As the economy has expanded and contracted over the past three decades, Californians have slowly, but steadily, paid more in personal income taxes to support state government. Corporations, however, are another story.
While individuals have watched their tax burden rise, corporations have seen their effective tax rate plummet even as California-based companies like Chevron, Google and Apple have posted record profits. This disparity has reinforced the state’s reliance on personal income tax and contributed to California’s chronic budget deficit.
In 2008, the last year for which numbers are available, Californians paid a little more than 4 cents in taxes on every dollar earned, up from about 3 cents in 1981. Over that same period, taxes on corporate income dropped from almost 10 cents of every dollar in 1981 to about 5 cents in 2008. The corporate tax burden fell by half while the individual taxpayer’s burden rose by a third.
Assuming the effective corporate tax rate didn’t drop and businesses wouldn’t have taken action to reduce their tax liability, California’s government would have received an additional $13 billion in revenue in 2008 — half of the $26 billion deficit the state faced at the beginning of this year.
What accounts for these divergent trends? Politicians and policy analysts offer many factors, including the concentration of wealth, which raises taxes for the rich while leaving moderate-income families untouched, as well as changes to the tax code, which have allowed large numbers of California companies to record their profits and pay their taxes under the personal income tax rather than the corporate tax.
But one critical factor over the last 30 years has been the political influence of the California business community, which has pressured the Legislature to approve numerous corporate tax credits and make other changes to help business. Unlike corporations, taxpayers as a group aren’t particularly well organized. While corporations are constantly pressing for tax breaks, few groups are doing the same for individual taxpayers.
“Inside the Capital, the system is stacked against the average taxpayer,” said Chuck DeVore, a former Republican assemblyman and candidate for the Orange County Board of Supervisors.
“It’s a huge equity problem,” said Lenny Goldberg, a liberal lobbyist and executive director of the California Tax Reform Association.
Writing for the policy magazine Tax Notes, Franchise Tax Board economist Allen Prohofsky identified in 2003 five things that have weakened California’s corporate tax. All five were policy changes enacted to make California friendlier to business.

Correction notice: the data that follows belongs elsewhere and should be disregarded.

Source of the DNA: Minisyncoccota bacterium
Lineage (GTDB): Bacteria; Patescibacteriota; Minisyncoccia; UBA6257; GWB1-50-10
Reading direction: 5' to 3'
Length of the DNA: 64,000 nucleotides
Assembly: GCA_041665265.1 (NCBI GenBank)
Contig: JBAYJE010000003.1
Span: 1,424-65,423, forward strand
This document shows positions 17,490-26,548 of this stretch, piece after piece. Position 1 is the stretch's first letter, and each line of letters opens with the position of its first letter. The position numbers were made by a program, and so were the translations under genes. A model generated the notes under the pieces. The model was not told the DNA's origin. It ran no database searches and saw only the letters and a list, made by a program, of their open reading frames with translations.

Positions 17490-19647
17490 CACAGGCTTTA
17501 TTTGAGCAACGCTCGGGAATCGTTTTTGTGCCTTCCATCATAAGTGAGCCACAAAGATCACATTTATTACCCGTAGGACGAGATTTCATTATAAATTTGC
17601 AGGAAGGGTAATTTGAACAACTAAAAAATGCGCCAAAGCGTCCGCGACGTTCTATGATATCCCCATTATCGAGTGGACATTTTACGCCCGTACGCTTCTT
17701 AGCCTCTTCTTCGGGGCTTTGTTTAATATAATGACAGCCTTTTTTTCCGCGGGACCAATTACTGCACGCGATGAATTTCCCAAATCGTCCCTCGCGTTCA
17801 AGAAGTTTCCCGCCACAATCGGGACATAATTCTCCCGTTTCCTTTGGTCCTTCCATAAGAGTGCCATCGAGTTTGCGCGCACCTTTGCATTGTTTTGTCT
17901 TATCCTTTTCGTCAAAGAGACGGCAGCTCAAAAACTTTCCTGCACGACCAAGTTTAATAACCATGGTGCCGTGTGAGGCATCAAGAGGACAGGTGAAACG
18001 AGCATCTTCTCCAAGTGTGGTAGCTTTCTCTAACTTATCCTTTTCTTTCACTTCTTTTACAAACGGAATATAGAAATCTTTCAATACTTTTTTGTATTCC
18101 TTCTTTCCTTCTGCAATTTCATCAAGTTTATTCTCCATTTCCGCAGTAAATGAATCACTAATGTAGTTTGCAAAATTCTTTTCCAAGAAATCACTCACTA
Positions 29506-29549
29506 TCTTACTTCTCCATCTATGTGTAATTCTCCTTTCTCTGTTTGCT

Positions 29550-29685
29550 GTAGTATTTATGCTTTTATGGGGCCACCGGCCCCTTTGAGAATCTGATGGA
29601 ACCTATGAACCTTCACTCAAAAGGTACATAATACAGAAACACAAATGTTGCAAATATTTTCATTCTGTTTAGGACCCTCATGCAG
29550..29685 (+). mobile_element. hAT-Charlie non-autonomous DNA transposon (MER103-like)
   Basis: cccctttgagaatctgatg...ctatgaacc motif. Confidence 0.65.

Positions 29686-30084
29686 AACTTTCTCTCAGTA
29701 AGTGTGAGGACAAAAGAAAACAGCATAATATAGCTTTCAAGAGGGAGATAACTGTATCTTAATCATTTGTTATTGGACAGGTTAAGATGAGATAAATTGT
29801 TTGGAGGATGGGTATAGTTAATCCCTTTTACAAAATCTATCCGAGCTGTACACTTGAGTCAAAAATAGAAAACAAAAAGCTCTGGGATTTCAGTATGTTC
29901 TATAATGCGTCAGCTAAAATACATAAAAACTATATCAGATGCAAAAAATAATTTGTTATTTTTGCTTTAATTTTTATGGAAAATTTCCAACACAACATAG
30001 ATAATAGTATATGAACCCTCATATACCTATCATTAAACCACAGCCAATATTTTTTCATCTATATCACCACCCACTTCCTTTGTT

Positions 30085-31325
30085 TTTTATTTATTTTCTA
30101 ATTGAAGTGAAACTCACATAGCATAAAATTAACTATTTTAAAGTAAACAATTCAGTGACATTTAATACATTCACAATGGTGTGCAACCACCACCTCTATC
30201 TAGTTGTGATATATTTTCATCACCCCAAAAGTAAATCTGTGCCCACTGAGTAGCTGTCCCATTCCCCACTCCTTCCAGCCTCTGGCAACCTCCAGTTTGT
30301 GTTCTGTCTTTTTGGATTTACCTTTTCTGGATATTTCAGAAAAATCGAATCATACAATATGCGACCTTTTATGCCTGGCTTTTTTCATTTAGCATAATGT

Three arose in 1987, when state lawmakers approved major tax legislation to conform with federal law. Those changes allowed companies to elect whether their California profits would be taxed as a share of world or U.S. earnings; to subtract the losses of previous years from their current income before calculating taxes; and to operate in California as businesses that are not taxed as corporations.
A fourth major change was adopted 10 years later, when the tax rate for California corporations was lowered from 9.3 percent to 8.84 percent.
The final change was “a dramatic increase in tax credits granted to corporations.” Prohofsky writes: “In 1988, California corporations claimed only $64 million in tax credits. In 2001, they claimed $938 million in tax credits, an increase of $874 million, or 1,365 percent over 1988.”
“All of those things help business pay less in taxes,” said Pedro Morillas, consumer advocate for the California Public Interest Research Group. Did corporate influence ultimately lead to those changes? That’s hard to know, but Morillas said “It’s no secret they have the resources to fund the lobbyists to push their point of view.”
Consider the 57 Fortune 500 companies based in California. During the last legislative session, 2009 to 2010, they spent at least $81.5 million on campaign contributions and other political expenditures — more than half coming from Pacific Gas and Electric’s support of a failed ballot measure that would have required two-thirds voter approval before local governments could provide electricity service to new customers.
In addition, those Fortune 500 companies spent at least $21 million on lobbying. Those figures don’t include lobbying of the Public Utilities Commission or campaign donations made by company executives.
Compare that with the political spending of one the most prominent taxpayer advocacy groups in California, the Howard Jarvis Taxpayers Association. Howard Jarvis spent $2.26 million on political activity and another $3.8 million lobbying. The companies outspent Howard Jarvis about 17 to 1.
But taxpayer advocates don’t necessarily see themselves as corporate foils. The California Taxpayers Association, represents both corporate and individual taxpayer interest, and believes that taxpayers ultimately pay corporate taxes as well as their own income taxes. By that logic, tax relief of any kind helps all Californians.
“It’s not a battle between one side and the other,” said David Kline, CalTax spokesman. He said when voters are given all the information, they see the connection between business and the individual, as was the case in November when Californians rejected Prop. 24, which would have raised taxes on some companies. “It’s not us versus them,” Kline said.
That could be changing, however. In January, the Public Policy Institute of California conducted a poll asking residents what taxes they’d like to see raised in order to address the state budget. Sixty percent of all adults, and 55 percent of likely voters, said they supported raising taxes on California corporations. No other tax proposal got more than 38 percent support.